Invasion of the Plot Snatchers

Various foreign plant species made headlines recently when a nation-wide governmental prohibition was imposed on their import and distribution in the UK. The ban, which boasts the support of the RHS, outlines five species in particular whose invasive nature, if allowed the opportunity, could threaten our native flora and over time, dramatically transform the appearance of the British ecosystem.

Though these varieties were previously controlled, in that their disposal had to be conducted in a controlled environment, the new legislation threatens any would-be importers or distributers of this species with a fine of £5000 and up to six months imprisonment.

Dr. John David, a senior scientist at the RHS, has this to say:

“Our gardens have been greatly enriched by the introduction of plants from abroad but a small number have proved highly invasive in the UK, threatening natural habitats and native species. This is particularly the case with aquatics as they are spread more quickly through our waterways, having a serious impact on our rivers and ponds, and are extremely difficult and costly to control. Although these plants are no longer widely available, this is a much-needed step to close off the supply of these problem plants.”

The five species, for the international importers among you, are as follows:

Water fern

Water fern (Azolla filiculoides)

Parrot’s feather

Parrot’s feather (Myriophyllum aquaticum)

Floating pennywort

Floating pennywort (Hydrocotyle ranunculoides)

Water primrose

Water primrose (Ludwigia grandiflora)

New Zealand pygmyweed

Australian swamp stonecrop or New Zealand pygmyweed (Crassula helmsii)

So be warned!

However, as it is springtime, it may also be prudent of us to reflect on some of the other invasive species that continue to threaten British flora, how to spot them and how to deal with their disposal.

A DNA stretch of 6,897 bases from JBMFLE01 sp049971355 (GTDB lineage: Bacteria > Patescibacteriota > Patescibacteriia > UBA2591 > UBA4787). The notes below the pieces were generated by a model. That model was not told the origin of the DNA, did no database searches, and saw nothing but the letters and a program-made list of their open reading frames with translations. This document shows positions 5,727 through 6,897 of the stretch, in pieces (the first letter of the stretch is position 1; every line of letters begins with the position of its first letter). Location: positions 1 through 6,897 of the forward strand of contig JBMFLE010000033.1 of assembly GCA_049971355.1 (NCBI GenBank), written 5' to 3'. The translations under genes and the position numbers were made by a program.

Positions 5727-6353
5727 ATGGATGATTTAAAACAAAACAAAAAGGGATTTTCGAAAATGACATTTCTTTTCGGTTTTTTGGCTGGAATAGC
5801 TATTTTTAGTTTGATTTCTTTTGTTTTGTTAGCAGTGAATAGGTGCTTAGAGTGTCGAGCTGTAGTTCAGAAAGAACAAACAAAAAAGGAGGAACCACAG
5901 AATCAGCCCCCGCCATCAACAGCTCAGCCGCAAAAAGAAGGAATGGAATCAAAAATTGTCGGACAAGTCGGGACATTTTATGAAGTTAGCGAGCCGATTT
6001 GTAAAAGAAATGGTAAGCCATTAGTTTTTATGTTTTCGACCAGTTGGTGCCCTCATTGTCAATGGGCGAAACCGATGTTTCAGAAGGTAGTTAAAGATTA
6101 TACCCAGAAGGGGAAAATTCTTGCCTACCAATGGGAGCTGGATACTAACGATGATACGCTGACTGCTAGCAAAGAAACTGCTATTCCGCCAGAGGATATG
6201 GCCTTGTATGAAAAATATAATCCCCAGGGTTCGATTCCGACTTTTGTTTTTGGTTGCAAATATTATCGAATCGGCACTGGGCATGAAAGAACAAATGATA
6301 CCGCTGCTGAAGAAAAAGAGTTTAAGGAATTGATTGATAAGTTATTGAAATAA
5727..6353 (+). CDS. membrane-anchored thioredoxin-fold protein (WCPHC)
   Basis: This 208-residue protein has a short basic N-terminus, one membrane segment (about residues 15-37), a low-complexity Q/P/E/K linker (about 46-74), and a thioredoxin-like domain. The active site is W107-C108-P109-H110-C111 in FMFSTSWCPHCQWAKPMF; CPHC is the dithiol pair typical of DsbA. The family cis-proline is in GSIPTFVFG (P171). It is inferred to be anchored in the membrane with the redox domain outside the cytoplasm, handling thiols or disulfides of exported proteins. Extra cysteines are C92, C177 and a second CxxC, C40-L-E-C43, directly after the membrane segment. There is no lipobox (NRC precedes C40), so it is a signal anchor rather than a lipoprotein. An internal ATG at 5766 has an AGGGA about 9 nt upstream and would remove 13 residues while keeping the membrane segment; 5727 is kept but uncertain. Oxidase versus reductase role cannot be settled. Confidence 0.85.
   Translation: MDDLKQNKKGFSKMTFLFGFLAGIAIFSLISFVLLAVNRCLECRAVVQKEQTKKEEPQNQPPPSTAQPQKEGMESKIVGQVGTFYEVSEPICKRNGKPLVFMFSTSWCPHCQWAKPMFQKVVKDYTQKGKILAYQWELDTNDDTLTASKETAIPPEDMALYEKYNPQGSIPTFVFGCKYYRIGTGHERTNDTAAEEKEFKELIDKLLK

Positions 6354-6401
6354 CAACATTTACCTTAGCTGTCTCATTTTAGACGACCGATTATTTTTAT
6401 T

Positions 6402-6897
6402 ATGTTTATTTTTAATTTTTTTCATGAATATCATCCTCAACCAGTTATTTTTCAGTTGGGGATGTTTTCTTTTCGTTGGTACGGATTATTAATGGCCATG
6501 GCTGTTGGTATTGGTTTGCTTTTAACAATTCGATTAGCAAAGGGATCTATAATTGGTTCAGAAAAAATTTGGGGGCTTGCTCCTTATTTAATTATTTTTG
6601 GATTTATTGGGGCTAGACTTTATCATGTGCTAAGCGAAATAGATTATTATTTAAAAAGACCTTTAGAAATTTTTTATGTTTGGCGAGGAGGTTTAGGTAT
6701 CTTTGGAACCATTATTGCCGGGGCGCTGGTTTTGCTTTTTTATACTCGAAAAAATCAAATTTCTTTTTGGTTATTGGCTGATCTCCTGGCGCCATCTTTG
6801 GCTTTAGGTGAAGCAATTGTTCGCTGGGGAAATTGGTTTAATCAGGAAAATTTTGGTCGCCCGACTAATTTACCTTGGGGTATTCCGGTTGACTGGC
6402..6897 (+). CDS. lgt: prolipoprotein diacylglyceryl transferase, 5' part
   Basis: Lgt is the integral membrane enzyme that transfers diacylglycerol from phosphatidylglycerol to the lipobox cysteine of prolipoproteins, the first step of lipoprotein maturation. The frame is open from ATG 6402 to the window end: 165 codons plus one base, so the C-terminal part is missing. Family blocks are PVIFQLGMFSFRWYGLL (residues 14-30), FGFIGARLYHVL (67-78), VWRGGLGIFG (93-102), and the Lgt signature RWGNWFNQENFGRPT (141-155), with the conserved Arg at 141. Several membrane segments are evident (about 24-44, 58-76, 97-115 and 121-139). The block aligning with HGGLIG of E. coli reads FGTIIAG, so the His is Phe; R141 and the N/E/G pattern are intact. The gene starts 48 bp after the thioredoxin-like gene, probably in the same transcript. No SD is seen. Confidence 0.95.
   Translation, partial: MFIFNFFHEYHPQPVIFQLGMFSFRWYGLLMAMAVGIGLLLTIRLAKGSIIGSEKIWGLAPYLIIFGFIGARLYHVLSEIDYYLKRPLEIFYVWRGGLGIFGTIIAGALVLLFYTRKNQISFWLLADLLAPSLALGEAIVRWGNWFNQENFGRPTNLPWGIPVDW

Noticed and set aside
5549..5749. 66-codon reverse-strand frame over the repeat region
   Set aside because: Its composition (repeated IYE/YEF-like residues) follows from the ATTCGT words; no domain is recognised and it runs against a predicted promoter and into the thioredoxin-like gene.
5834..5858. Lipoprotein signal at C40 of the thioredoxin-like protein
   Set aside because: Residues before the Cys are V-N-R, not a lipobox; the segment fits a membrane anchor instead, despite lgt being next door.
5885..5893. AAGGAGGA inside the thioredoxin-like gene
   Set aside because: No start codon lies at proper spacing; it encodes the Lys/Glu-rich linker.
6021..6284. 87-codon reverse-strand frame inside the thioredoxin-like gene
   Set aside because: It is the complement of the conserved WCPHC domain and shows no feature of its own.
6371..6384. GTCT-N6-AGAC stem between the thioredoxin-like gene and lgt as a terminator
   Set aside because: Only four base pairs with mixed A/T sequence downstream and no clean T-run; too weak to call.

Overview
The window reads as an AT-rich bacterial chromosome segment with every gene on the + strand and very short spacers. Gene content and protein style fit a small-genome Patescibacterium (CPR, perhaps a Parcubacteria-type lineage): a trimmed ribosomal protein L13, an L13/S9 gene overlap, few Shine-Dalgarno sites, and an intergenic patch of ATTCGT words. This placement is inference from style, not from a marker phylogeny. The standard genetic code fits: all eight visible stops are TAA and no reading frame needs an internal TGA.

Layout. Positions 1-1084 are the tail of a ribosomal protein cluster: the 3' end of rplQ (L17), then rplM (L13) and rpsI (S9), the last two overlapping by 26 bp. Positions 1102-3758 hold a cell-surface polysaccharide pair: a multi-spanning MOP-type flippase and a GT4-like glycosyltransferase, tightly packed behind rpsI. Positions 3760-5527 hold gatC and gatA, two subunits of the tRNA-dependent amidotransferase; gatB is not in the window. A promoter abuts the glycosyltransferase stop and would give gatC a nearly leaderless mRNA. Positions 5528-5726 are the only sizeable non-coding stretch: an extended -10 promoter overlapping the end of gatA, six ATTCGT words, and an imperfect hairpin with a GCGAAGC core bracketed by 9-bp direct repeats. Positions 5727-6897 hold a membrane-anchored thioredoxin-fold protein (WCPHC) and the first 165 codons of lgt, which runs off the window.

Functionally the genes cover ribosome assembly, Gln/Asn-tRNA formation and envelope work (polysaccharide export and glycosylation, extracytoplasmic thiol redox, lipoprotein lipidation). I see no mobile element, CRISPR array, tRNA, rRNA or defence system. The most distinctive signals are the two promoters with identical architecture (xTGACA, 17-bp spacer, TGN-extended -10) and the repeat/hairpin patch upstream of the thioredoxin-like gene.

Japanese Knotweed

Japanese Knotweed

Or as I affectionately refer to it “Satan’s hairnet” – a plant so destructive that its feats have almost become an urban legend, from destroying foundations to lifting concrete! It is a clump forming perennial plant that produces tall, reddish stems and small white and red flowers in the springtime – so you know what to look out for.

Giant Hogweed

Giant Hogweed

This is a perennial with red/purple stems and spotted leaf stalks, they also sport sturdy bristles later on in their blooming cycle. The overall appearance of the plant is one of snow cones in bunches, with wide spherical flower heads on elongated stems.

Fortunately, due to their notorious reputation, the proper treatment for invasions of these varieties is easily accessible and more importantly, encouraged by government bodies. It is recommended that you use a combination of different techniques in order to ensure their destruction. Though there are a variety of techniques available for this task it is generally recommended that you use a combination of them for greatest effect. The three basic techniques fall into through categories: spraying, digging and disposal.


Spraying entails treating any exposed, i.e. above ground, plant matter with chemical weed killer and, for the knotweed in particular, would recommend a solution rich in glyphosate and that you begin this process in May, repeating in mid-summer and early autumn. It may take several seasons to attain the desired effect, but consistency is crucial unless you want to pay professionals to do the job.


The second phase is centred around digging out and disrupting as much of the pre-existing growth as possible, as with any plant this slows its growth cycle and generally detriments its health, however, similarly to the chemical methods, with plants of such virulence it will be necessary to continue this habit for several seasons.


Finally, we have disposal, ideally the specimen should never leave the site upon which it is found to reduce risk of exposing further areas, so where possible burn all material pertaining to the plant. However, if you are unable to burn it, then you should be aware that invasive species fall under ‘controlled waste’ and must be disposed of at a licenced landfill and never with normal household waste.

By Josh Ellison

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